Nader Claims There’s Too Much Adult Ego In Youth and High School Sports

Ralph Nader announced today that his sports reform project, League of Fans, is releasing a special report on the state of youth sports in the United States, including a six-part plan to make them more youth-centric.  The report is part of the organization’s Sports Manifesto.

“In too many cases today, adults – driven by ego and greed – are warping the original intent of youth sports,” said Nader.  “Children as young as nine and ten years-old are being forced to specialize in a single sport by coaches and parents with stars and/or dollar signs in their eyes.  In the quest for that elusive athletic scholarship, Olympic team berth, or even a pro sports career, our children are being turned into mini-professionals who when not training with their competitive club team are being dragged to a personal trainer or some elite camp or tournament.  The results too often aren’t pretty:  emotional burnout, overuse injuries, and kids dropping out of sports by age 13 because the fun is gone.”

Ken Reed, League of Fans’ sports policy director and author of the League of Fan’s Sports Manifesto, said youth sports have been hijacked by adults who attempt to meet their own needs through youth sports.  He said these parents and coaches usually have good intentions but the damage to our young people is real nonetheless.

“Sometimes parents want that athletic scholarship more than their child does,” said Reed.  “They’d like to be able to say their kid got a full-ride athletic scholarship to State U.  Others are trying to live out their athletic dreams through their children.  It’s called achievement by proxy syndrome.  For other parents, youth sports provide the centerpiece of their entertainment and social life.  And then there are a growing number of profit-seeking adults in the youth sports field –club sports administrators, personal trainers and coaches, tournament and camp organizers, etc. – that are all too willing to make a buck off parents’ dreams of athletic glory for their children.”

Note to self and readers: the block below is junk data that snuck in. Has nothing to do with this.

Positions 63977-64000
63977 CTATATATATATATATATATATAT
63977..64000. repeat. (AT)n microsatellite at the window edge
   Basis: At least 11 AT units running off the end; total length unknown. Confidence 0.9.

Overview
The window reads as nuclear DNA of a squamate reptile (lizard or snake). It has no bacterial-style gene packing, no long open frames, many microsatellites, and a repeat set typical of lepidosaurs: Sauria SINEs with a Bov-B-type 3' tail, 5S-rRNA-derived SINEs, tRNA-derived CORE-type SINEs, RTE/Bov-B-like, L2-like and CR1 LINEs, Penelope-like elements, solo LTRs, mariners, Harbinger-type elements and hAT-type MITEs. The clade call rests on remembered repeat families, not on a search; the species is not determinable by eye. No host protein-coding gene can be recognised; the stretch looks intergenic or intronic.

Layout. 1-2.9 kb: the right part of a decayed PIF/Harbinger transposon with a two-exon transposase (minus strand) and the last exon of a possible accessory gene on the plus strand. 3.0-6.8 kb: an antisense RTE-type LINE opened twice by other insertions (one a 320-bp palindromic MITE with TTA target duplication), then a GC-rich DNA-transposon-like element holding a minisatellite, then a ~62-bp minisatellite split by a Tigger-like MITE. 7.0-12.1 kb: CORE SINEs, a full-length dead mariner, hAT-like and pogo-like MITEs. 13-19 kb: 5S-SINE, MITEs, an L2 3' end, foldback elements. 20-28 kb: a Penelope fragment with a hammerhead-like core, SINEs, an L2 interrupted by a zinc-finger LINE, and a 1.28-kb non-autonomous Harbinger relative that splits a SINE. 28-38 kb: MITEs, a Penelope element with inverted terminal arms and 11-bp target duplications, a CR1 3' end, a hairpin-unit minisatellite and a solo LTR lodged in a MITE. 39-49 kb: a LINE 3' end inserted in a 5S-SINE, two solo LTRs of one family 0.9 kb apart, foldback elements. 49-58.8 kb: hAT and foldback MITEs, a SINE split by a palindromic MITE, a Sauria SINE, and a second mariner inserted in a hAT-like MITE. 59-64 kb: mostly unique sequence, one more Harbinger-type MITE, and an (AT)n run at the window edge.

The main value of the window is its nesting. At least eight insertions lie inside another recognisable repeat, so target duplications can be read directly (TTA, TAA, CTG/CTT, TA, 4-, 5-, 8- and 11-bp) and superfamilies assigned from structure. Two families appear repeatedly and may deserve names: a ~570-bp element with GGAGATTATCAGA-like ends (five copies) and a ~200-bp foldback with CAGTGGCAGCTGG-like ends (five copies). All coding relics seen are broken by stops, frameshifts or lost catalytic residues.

Reed said many developments in our youth sports culture are scary, including the following:

Research shows that nearly 80 percent of all children who play adult-organized youth sports drop out by the time they’re 13.  The reason most often cited is that it’s no longer fun.

In recent years, overuse injuries have quadrupled, and half of all pediatric sports injuries are linked to burnout.  The American Academy of Orthopedic Surgeons reports that overuse injuries account for nearly half of all injuries sustained by middle school and high school athletes.

The number of incidents of physical violence and verbal abuse at youth sporting events has increased significantly the last five years.  According to the National Alliance for Youth Sports (NAYS), approximately 15% of youth sports games played today involve a confrontation between parents, between parents and officials, between parents and coaches, or between coaches and officials.  That figure was 5% just a few years ago.

“There are a number of examples of communities and youth sports organizations that are getting youth sports right,” said Reed.  “However, there are way too many cases of overbearing parents and drill sergeant-like coaches who ruin the youth sports experience for young people.  Too many adults in positions of power and influence in the area of youth sports are driven by win-at-all-costs (WAAC) and/or profit-at-all-costs (PAAC) mentalities.  We need to flip the entire youth sports culture around and put the needs of kids first.  The starting point needs to be the question, ‘What’s best for the kid?’”

The League of Fans six-part plan for overhauling youth sports includes implementing a national youth sports coaching education program, enforcing the intent of the Ted Stevens Sports Act – increasing sports participation across all levels, requiring schools to prioritize physical education and intramural sports programs over varsity athletics, and developing a campaign to discourage early specialization in a single sport.

The full report, “It’s Time to Take Adult Egos Out of Youth Sports,” is available at the League of Fans website.



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